I started my career in the sustainable energy sector somewhat accidentally. I had next to no understanding of energy policy, it was impossible to keep track of all the different technologies and government departments, and I could hardly believe the list of acronyms. Everyone seemed to speak in kWh, be in regular contact with key stakeholders and to know all about systems and types of infrastructure I had never heard of: air source heat pumps, ground-source heat pumps, heat networks, biomass, hydrogen boilers and hydrogen cars. I spent the first week thinking that I had been hired by mistake before realising that my unfamiliarity was precisely the point.
I had been hired as a content developer, but I wasn’t there to make sense of the words everybody else seemed to already understand. I was there to find new words: words that speak to tradespeople who have not yet brought into the low carbon transition; homeowners and tenants who haven’t heard of low carbon solutions; policymakers who have the power to make a difference; and everyone else in between. The reality is that we all have a role to play in tackling climate change. But we don’t all speak the same language or soak up information in the same place.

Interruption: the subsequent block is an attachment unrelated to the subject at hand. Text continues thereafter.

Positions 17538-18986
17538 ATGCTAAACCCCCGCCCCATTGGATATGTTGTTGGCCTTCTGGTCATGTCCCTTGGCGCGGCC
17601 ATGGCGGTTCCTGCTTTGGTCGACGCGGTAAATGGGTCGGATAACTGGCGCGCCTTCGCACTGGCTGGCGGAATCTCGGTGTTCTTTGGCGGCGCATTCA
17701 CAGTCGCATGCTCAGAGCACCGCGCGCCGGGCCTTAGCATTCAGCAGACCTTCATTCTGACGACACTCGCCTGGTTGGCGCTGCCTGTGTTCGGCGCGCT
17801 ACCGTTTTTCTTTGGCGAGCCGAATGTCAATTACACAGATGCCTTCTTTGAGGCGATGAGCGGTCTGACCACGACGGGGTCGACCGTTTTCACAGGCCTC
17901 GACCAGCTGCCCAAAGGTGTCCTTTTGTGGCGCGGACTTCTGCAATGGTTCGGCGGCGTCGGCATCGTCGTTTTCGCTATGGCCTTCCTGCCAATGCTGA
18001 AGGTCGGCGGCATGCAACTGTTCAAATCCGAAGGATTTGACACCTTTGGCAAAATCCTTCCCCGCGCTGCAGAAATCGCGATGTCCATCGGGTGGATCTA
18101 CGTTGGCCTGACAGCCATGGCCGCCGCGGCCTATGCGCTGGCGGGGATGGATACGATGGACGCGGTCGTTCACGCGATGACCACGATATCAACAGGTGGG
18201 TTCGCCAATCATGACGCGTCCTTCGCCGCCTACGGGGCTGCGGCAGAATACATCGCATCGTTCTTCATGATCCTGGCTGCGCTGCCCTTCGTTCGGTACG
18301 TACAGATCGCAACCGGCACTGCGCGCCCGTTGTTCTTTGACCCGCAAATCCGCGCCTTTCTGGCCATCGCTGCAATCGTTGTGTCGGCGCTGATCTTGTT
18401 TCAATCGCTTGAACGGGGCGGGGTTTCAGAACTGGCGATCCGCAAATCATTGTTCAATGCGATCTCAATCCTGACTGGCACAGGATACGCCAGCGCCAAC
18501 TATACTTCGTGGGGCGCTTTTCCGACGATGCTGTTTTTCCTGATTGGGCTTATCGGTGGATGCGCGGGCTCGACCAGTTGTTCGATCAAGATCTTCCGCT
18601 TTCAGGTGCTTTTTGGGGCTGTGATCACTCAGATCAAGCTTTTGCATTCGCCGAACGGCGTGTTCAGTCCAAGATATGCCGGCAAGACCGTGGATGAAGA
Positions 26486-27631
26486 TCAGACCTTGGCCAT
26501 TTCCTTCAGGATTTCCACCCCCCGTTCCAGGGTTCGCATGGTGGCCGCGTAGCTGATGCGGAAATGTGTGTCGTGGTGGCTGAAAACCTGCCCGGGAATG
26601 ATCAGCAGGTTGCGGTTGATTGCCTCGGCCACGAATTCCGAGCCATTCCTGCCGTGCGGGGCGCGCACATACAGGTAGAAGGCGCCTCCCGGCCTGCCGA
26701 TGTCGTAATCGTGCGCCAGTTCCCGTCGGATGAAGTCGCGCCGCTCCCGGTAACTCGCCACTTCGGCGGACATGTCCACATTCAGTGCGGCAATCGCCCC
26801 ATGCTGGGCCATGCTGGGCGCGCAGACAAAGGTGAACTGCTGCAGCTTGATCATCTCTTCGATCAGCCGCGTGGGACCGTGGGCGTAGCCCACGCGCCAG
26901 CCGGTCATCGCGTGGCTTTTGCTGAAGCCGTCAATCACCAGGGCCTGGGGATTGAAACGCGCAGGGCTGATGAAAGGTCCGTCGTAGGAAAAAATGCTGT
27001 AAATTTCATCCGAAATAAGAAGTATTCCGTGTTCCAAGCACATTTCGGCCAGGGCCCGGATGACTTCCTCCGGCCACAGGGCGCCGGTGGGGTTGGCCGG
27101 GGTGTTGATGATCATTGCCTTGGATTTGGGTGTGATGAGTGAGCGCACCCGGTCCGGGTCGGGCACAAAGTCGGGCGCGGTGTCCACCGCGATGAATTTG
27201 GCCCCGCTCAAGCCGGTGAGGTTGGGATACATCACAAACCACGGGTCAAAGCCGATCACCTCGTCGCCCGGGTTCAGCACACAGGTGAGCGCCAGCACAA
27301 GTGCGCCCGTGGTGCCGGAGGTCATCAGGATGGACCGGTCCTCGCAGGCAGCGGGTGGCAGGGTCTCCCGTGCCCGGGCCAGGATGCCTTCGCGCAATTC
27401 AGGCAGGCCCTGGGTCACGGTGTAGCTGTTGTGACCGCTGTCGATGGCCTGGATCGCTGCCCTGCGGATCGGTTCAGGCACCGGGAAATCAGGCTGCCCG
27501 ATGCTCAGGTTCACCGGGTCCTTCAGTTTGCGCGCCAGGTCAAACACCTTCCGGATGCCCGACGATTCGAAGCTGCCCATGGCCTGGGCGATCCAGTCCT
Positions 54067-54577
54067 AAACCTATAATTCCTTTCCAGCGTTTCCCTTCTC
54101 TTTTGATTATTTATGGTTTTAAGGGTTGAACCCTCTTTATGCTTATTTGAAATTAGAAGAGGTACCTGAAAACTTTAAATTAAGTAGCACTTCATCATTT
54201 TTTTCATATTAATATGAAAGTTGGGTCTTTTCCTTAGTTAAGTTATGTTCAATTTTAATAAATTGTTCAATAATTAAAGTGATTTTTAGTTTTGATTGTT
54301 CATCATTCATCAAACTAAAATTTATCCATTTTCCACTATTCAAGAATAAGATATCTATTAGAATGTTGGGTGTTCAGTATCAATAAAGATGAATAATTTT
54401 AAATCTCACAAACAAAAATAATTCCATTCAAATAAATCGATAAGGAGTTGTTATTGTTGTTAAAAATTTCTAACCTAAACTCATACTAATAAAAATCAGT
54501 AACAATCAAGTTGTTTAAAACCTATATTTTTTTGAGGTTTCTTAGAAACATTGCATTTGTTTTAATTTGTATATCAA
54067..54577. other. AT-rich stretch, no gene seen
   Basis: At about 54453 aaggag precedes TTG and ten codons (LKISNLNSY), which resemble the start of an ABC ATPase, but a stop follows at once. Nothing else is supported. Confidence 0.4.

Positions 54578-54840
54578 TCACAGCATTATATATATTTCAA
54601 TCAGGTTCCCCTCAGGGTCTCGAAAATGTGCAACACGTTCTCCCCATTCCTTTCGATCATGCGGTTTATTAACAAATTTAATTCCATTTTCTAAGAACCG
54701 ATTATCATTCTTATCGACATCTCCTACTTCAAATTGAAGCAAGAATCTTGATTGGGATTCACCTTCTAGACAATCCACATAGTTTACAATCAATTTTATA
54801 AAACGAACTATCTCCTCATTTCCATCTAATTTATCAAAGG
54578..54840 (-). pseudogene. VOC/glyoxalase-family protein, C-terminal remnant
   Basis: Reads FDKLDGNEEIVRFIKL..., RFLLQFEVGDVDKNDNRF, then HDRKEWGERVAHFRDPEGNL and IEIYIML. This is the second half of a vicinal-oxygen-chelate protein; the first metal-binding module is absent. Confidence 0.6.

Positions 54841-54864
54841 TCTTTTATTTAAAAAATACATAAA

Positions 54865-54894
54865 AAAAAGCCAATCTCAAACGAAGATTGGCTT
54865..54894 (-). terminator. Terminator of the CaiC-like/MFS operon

Those working at the forefront of low carbon technology and climate policy are doing a fantastic job writing policy papers and making the case for interventions that will shape the low carbon future; however, many of these papers are talked about in roundtables or in working groups behind closed doors. Sure, it is often accompanied by a press release and posted on Twitter and LinkedIn, but the communication tends to target experts and stop there. Surely, it is not just a learned few that need to hear about the carbon emissions from fossil fuel heating or the health impact of our inefficient homes. These messages need to reach and influence people, regardless of where they live or who they are.
Policy drives the low carbon heat market, but the effectiveness of a policy isn’t determined exclusively by its design: it must also gain consumer trust and provide the supply chain with confidence. Businesses are often best placed to reach these audiences and they have never been more accessible. It is no longer – and arguably never has been – enough to simply drive change inside the policy arena. Voices must be used to convey the benefits of a policy to the groups on whom it is focused – tapping into the specific messages that matter to them the most in a way that makes sense. People are looking for leading commentators and market shapers. The leading voices don’t just shape climate policy: they engage the installer base, encourage industry collaboration, raise awareness and drive the debate.
Author: Christina Thompson-Yates
Contact Christina to find out more about the link between climate policy and communications.